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Note: The comments and questions on this page came from people who visited this website. Please feel free to send your comments and questions to Professor Brenner (brenner@udayton.edu). She will respond privately, and may ask permission to post your message on this page. No one's e-mail will be used without first obtaining their permission, and names and e-mail addresses are removed before a comment is posted. Starting in 2002, the responses posted to the site indicate which of us replied: The initials SWB mean Professor Brenner wrote the response; the initials LES mean Professor Shaw wrote the response. We are also putting the year down, to indicate when the response was posted. If no initials appear, Professor Brenner wrote the response.

Can a prosecutor veto a grand jury’s desire to call witnesses?

Can a prosecutor veto a grand jury's request to call witnesses?

Response: Good question: My answer is going to be based on federal and generic grand jury practice--the answer may be different in some states, since their rules vary from the federal/common law model.

The prosecutor should not be able to veto the grand jury's desire to call witnesses, because it is the GRAND JURY that investigates, not the prosecutor. I don't see any reason why the prosecutor cannot give his/her opinion as to the inadviability or lack of necessity for calling a witness, but if the grand jury persists, the prosecutor cannot veto their efforts. If the prosecutor thinks the grand jury has "run away" and is subpoenaing  people for improper reasons (harassment, curiousity, etc.), the prosecutor's logical recourse is to ask the judge who supervises the grand jury to dismiss them.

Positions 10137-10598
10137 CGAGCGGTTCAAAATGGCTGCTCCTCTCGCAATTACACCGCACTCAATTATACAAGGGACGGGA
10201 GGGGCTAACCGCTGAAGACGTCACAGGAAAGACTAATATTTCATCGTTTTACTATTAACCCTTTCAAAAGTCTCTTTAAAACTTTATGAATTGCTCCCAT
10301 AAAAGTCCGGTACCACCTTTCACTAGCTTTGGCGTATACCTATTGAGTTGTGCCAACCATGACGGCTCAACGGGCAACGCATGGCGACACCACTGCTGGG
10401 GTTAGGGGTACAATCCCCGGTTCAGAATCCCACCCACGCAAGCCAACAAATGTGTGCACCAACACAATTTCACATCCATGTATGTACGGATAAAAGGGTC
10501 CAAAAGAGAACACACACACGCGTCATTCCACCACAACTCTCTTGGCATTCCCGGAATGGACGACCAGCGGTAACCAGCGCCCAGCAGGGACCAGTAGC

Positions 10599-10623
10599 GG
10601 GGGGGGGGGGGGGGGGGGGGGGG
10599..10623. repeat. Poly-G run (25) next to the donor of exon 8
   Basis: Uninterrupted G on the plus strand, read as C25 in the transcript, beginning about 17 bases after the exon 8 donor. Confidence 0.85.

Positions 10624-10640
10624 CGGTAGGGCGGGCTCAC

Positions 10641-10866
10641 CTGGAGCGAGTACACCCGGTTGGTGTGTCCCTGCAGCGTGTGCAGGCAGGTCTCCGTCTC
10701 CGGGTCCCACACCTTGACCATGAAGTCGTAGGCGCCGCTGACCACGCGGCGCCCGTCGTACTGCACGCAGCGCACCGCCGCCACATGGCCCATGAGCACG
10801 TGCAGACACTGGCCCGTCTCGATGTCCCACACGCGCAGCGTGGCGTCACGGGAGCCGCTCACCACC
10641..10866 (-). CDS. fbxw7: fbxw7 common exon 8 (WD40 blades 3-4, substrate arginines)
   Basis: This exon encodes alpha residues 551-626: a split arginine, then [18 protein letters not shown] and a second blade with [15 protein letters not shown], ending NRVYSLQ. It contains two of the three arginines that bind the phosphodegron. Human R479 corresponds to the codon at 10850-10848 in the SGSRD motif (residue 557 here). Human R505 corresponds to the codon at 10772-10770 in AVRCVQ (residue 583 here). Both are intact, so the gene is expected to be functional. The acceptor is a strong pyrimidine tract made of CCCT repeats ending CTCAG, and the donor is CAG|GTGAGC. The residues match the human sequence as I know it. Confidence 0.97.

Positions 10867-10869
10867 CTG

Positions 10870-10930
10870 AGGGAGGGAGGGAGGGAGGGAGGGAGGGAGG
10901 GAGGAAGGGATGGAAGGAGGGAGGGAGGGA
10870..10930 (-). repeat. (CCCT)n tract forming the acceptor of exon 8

Can one or more grand jury members ask or order an individual to come forth and testify beyond whom the state's attorney or prosecuting attorney has called?

Response: Another good question, and again I'm drawing on federal and generic practice: This issue came up in the Oklahoma City bombing investigation when one grand juror wanted to subpoena witnesses and the prosecutor (and, apparently, other grand jurors) did not.

This gets into a grey area: Since it is the grand jury which is investigating (see answer to your first question) earlier email), the grand jury can call whomever it wishes, regardless of the prosecutor's wishes. But can one say that one grand juror is "the grand jury"? I think not--I think there has to be some minimum number of grand jurors (a majority?) who want to call a witness before the grand jury can/is required to do so.

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